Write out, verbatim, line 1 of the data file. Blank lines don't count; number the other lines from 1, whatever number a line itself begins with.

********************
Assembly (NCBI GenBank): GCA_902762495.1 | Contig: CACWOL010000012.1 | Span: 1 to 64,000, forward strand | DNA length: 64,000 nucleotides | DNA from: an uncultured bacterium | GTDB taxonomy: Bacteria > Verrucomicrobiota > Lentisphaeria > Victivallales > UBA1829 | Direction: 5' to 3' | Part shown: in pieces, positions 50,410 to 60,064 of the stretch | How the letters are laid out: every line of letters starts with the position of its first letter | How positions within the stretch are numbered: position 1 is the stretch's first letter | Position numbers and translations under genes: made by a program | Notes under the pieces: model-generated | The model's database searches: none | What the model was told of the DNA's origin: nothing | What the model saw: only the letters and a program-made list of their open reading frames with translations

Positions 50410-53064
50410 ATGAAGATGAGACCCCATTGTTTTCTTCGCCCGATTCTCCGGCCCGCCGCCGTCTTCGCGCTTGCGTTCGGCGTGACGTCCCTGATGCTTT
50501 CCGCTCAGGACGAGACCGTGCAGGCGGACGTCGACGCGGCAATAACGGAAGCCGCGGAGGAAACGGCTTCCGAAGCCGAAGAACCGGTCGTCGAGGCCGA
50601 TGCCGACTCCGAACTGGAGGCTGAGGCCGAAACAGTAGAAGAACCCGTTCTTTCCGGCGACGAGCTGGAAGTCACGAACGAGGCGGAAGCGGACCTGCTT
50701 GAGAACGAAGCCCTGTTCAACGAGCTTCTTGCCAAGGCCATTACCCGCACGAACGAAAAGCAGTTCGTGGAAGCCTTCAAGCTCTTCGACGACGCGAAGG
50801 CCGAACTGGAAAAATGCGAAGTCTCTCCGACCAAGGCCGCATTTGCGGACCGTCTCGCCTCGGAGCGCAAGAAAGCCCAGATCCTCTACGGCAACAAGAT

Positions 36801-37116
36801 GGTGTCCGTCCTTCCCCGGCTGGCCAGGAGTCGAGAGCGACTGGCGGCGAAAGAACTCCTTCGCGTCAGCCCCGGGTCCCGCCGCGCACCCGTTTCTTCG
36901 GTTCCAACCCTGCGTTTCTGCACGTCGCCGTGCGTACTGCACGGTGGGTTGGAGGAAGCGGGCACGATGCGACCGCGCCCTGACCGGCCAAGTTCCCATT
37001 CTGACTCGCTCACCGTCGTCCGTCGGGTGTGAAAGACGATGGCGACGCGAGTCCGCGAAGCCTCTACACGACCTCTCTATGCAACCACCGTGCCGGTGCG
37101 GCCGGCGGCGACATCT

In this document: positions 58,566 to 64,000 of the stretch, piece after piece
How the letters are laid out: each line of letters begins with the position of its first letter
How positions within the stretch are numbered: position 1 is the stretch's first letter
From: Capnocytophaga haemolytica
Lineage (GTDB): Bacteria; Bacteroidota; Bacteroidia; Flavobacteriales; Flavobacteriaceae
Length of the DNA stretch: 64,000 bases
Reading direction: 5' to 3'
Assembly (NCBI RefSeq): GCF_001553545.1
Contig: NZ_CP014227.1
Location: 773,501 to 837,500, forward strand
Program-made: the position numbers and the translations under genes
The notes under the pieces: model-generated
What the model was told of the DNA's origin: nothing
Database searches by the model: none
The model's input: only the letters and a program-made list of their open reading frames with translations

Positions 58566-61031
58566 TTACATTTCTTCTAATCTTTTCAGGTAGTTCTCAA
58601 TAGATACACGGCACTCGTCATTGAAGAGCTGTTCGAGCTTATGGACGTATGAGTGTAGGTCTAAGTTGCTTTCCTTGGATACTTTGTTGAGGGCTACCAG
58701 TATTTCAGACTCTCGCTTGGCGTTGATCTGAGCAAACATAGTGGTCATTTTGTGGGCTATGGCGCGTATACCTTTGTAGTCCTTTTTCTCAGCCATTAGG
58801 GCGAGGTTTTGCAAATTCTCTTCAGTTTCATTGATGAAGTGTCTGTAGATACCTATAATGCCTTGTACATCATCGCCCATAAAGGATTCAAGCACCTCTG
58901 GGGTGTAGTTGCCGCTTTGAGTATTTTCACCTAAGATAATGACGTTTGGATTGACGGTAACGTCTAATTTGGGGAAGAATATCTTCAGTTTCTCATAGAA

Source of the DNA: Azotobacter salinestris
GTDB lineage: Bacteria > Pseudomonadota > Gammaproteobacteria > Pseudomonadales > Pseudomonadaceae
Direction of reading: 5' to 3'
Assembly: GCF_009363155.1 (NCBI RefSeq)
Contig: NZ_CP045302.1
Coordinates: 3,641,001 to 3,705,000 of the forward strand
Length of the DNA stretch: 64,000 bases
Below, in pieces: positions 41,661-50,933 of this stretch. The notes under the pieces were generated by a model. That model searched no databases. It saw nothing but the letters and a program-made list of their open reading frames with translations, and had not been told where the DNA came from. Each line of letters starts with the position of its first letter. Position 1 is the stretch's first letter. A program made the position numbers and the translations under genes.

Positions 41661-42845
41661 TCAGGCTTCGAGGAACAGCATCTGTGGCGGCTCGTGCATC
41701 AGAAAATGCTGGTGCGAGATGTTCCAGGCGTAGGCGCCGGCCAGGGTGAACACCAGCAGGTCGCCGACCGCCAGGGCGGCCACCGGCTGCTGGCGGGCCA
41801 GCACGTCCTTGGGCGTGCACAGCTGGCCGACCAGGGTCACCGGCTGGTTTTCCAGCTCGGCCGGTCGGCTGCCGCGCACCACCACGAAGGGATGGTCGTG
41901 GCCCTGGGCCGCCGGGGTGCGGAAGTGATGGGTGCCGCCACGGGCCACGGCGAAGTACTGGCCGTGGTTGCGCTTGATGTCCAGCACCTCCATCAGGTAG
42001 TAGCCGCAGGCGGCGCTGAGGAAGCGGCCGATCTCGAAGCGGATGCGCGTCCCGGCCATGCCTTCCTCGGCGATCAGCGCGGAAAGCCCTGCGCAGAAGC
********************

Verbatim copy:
Assembly (NCBI GenBank): GCA_902762495.1 | Contig: CACWOL010000012.1 | Span: 1 to 64,000, forward strand | DNA length: 64,000 nucleotides | DNA from: an uncultured bacterium | GTDB taxonomy: Bacteria > Verrucomicrobiota > Lentisphaeria > Victivallales > UBA1829 | Direction: 5' to 3' | Part shown: in pieces, positions 50,410 to 60,064 of the stretch | How the letters are laid out: every line of letters starts with the position of its first letter | How positions within the stretch are numbered: position 1 is the stretch's first letter | Position numbers and translations under genes: made by a program | Notes under the pieces: model-generated | The model's database searches: none | What the model was told of the DNA's origin: nothing | What the model saw: only the letters and a program-made list of their open reading frames with translations